None of us, however, is immune to criticism. I can act like a complete jackass (well, some would question whether it was an act) but I can’t reasonably expect, let alone demand, that I not be criticized for my behavior. My questions are, in essence, a request to discern the blogosphere’s prevailing ethos today, to ask whether it still more closely resembles the state of nature or some incipient, implied social contract has come into effect.
Having asked those questions, my own answers are that the expectation of privacy on the internet is not only not reasonable, it is imprudent bordering on foolhardy. Anything anyone posts anywhere on the internet or in an emailed message bears, to use a bit more legal jargon, an assumption of risk that it will come back and bite its real author and not just that author’s pseudonym in the ass.
That is not, by the way, intended as a threat on my part. As a general rule, I couldn’t care less about trolls, oafish behavior on the internet, etc. Oh sure, there are probably exceptions that would suffice to lead me to attempt whatever retribution I could muster, but its a pretty damned high bar to hurdle and, in any case, that’s not at all my point. What I claim is that any reliance on the forbearance of strangers to preserve one’s anonymity is itself an unreasonable risk.
That being so, expecting one’s anonymity to be preserved notwithstanding one’s own misbehavior is not only imprudent, it strikes me as being incapable of ethical justification. At least, I can’t think of one even close to being sufficiently persuasive.
I post in my own name. As a result, I’m fully aware that I have, among other things, completely given up all hope of ever being elected to any political office. (“Is it not true, Mr. Ridgely, that you have advocated the retail sale of heroin to adults? Haven’t you contended that it was both legally overreaching and ethically unjustifiable for the Civil Rights Act to have been applied to private transactions? Aren’t you of the opinion that government behaving in accordance with the majority of your fellow citizens is no different ethically from the whims of a mob?” Well, as a matter of fact, yes, it is, yes, I have and yes, I am.) Then, too, although some would find this hard to believe in light of the parenthetical expression above, posting with my own name imposes at least some restraint on what I post.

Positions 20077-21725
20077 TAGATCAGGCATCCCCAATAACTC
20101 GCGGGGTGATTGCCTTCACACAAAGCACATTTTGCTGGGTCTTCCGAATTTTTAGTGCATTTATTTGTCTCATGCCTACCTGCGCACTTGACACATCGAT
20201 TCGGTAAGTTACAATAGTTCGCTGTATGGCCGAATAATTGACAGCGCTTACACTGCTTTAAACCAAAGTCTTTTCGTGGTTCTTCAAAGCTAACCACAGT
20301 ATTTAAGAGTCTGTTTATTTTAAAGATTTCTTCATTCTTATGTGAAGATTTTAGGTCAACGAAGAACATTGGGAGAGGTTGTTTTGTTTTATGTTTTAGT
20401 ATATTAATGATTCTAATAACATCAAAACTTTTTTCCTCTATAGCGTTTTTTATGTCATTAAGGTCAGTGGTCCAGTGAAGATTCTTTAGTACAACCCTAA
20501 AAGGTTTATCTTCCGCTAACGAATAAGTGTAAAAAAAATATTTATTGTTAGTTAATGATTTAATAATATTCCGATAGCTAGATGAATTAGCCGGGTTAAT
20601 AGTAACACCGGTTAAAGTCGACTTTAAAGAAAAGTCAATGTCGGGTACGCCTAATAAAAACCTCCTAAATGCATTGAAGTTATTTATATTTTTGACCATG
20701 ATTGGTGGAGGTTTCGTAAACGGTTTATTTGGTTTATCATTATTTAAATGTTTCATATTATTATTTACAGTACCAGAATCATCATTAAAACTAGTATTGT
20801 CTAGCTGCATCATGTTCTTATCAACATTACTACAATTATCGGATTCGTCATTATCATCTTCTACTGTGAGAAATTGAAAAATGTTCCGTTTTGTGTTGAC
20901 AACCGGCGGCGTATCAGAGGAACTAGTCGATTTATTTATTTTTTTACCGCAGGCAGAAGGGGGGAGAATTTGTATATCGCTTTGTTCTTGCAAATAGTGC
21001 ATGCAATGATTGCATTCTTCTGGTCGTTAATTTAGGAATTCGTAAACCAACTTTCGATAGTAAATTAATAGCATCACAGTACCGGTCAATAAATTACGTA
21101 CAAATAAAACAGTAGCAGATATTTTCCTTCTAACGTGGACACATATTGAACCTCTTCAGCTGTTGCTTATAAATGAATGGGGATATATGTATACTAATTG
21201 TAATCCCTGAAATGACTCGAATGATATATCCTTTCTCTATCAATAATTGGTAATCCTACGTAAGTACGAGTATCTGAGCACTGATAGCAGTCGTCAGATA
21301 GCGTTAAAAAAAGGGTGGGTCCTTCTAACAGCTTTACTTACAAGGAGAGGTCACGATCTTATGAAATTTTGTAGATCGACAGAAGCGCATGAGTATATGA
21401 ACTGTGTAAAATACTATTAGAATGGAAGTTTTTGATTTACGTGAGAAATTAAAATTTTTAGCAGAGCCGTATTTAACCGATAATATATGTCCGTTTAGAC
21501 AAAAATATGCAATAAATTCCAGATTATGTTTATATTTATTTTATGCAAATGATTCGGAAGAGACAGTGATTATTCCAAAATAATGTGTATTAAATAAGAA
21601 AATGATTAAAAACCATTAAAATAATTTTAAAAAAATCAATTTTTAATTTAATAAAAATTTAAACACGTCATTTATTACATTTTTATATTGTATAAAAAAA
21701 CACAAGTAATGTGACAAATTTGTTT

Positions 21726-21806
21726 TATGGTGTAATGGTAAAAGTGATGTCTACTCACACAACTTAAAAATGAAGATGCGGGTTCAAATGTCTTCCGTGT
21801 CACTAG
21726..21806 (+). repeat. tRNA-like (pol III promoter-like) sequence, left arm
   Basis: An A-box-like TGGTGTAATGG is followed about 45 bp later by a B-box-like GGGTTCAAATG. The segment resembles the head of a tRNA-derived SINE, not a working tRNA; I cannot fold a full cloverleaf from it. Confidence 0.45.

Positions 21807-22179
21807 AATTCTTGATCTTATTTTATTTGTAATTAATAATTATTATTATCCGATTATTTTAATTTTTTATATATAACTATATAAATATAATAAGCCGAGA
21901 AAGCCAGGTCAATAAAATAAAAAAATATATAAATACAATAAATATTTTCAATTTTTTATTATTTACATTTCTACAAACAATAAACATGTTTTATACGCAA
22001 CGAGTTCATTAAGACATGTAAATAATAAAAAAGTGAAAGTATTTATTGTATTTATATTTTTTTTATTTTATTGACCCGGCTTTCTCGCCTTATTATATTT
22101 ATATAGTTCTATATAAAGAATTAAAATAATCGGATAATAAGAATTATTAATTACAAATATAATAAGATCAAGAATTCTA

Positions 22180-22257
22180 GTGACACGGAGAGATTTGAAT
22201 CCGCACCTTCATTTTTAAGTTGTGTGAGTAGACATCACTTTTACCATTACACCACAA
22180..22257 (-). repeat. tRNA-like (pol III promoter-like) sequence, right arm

I am aware, of course, that some people are unwilling to bear whatever additional risk to their livelihood or personal lives or such that would result if they used their real names on the internet. For the most part, and especially as long as their internet conduct is civil, I think that such anonymity should be respected.
But there is – and, again, I say this not as any sort of personal threat but as both a generalized moral argument and a statement of empirical fact – a limit. It would be foolish to believe otherwise. And even more foolish to act on such a belief.
Needless to say, reasonable people can reasonably disagree about such matters. If you disagree, even anonymously, feel free to tell me why.